Solar Energy in Switzerland
Switzerland has made a strong commitment to the energy transition, but how important is solar energy to its new Energy Strategy?
In Switzerland, 174 kWh of solar power and 13 kWh of wind power were produced per capita in 2016, which is very small compared to the other European countries, ranking Switzerland at a poor 25th out of 29. The frontrunner, Denmark, produces 12 times as much per head.
- Top Ten Photovoltaic in Europe /kWh per person
- Germany 465
- Italy 372
- Greece 364
- Belgium 260
- Malta 237
- Czech Republic 202
- Bulgaria 180
- Switzerland 174
- Spain 171
- Luxembourg 170
Solar energy is available everywhere on Earth, but it is subject to huge daily and yearly fluctuations. The solar constant (a measure of the EMR – electromagnetic radiation – incident on a plane perpendicular to the incoming rays) is on average 1361 W/m². Solar irradiation will vary from zero at the poles to maximum 2500 W/m², in the desert regions. The latitude, altitude, season and weather conditions of the location will all affect the solar radiation.
Switzerland, lying at between 45.8° and 47.7° North, or halfway between the equator and the north pole, has an average insolation of ca. 4-600 W/m², or peak power of 1100-1200 W/m².
The KEV subsidy
Switzerland has a system of subsidies to compensate solar panel owners for the difference in price between the cost of their renewable electricity (from wind, small water, biomass, photovoltaic or geothermal energy) and the grid price. This is the KEV (“kostendeckende Einspeisevergütung” or “cost-covering feed-in tariff”), similar to the German cost-covering feed-in tariff (FIT). A cap on the total cost, however, has led to a long waiting list for applications. Over 90% of the installations on the waiting list are photovoltaic plants, of which 45% have an installed capacity of less than 10 kWp.
If all 35,000 projects on the waiting list were built, Switzerland would have 416 kWh solar and 196 kWh of wind power, or a total of 612 kWh per person. The Energy Act (Energiegesetz) of Switzerland sets 848 kWh per inhabitant as an interim guideline target. In 2016, the total consumption of electricity was just under 6.994 kWh per person.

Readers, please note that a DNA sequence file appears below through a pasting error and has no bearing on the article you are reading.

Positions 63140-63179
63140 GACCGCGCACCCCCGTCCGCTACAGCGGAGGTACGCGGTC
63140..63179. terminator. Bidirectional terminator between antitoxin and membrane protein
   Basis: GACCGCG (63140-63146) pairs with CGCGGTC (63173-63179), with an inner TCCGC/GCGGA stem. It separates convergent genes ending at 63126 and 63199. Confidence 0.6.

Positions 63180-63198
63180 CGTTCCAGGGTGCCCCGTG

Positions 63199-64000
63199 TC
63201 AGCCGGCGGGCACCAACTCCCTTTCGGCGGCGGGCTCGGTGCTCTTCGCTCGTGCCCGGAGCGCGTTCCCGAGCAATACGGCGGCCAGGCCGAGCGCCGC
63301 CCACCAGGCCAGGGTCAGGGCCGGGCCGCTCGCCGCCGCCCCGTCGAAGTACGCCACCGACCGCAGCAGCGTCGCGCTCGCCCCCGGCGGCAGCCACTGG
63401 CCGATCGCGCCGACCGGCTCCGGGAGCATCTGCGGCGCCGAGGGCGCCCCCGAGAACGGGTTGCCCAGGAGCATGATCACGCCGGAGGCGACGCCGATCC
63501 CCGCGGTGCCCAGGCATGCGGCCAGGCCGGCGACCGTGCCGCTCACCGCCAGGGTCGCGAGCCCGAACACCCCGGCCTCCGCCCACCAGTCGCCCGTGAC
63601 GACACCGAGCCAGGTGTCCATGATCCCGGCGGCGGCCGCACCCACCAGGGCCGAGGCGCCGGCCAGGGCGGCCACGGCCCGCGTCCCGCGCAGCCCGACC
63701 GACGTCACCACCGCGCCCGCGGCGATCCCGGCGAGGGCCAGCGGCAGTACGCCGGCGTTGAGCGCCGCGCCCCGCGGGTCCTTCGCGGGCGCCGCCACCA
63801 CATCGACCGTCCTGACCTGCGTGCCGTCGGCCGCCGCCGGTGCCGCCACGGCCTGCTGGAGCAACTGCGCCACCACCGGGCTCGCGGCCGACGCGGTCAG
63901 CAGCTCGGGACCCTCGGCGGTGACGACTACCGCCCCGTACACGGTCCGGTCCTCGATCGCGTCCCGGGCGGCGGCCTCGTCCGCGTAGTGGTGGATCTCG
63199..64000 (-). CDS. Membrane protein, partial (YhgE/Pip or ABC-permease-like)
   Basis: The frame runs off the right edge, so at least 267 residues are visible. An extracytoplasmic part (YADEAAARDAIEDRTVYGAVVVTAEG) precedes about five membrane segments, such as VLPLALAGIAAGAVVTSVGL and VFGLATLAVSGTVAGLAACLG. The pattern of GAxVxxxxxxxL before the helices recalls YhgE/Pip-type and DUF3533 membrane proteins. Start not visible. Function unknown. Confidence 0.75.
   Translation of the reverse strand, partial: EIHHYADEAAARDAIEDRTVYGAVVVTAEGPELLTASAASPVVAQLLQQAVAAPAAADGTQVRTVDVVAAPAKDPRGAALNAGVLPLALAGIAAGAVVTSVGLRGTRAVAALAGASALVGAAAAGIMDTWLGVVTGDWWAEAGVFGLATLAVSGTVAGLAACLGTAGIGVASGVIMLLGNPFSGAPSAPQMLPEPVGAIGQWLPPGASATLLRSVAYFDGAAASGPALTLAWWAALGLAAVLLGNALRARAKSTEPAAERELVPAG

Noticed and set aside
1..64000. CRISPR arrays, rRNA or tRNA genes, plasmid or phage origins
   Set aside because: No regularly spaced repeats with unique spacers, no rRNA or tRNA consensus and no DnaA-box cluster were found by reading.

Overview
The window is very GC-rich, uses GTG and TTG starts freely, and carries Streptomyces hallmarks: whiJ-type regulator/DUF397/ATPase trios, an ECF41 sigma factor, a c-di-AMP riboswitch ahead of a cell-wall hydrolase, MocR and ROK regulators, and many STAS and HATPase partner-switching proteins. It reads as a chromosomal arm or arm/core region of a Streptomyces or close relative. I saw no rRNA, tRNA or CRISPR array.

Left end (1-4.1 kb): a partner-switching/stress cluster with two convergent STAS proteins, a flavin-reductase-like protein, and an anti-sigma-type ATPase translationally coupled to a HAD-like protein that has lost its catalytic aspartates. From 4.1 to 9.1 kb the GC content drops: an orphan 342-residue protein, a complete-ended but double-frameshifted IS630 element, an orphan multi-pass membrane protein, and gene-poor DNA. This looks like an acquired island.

The aim of the Swiss Energy Act (EnG) of 26 June 1998 is to make the energy supply safe, rational and environmentally friendly. From 2000 to 2030 the average annual production of electricity from renewable energy sources is to be increased to at least 5.4 TWh (or 8.5% of the total of 63.7 TWh in 2016). In order to promote domestic and renewable energies, KEV is intended to make up the difference between the production costs and the current market price.
The aim is to make it possible for the plant operator to generate energy economically. Electrical energy is sold at the market price, but the plant operator is paid a reimbursement per unit of power generated. The remuneration depends on the technology and plant size. In order to finance the remuneration, consumers pay a surcharge for the electricity transmission costs in the KEV compensation plug. Since 2013 this has been set at a maximum of 0.7 Rp./kWh. This is less than 10% of the surcharge levied on customers in Germany (6.85 euro cents in 2017).
In order to benefit from funding, the technology to be promoted must meet the legal requirements. The remuneration rate is recalculated periodically based on the cost of a reference plant, depending on the performance class and technology for new plants. The reference system within a technology corresponds to the currently most efficient available technology. The effective remuneration rate for an installation is fixed at the time of commissioning and remains unchanged during the remuneration period of 20 years.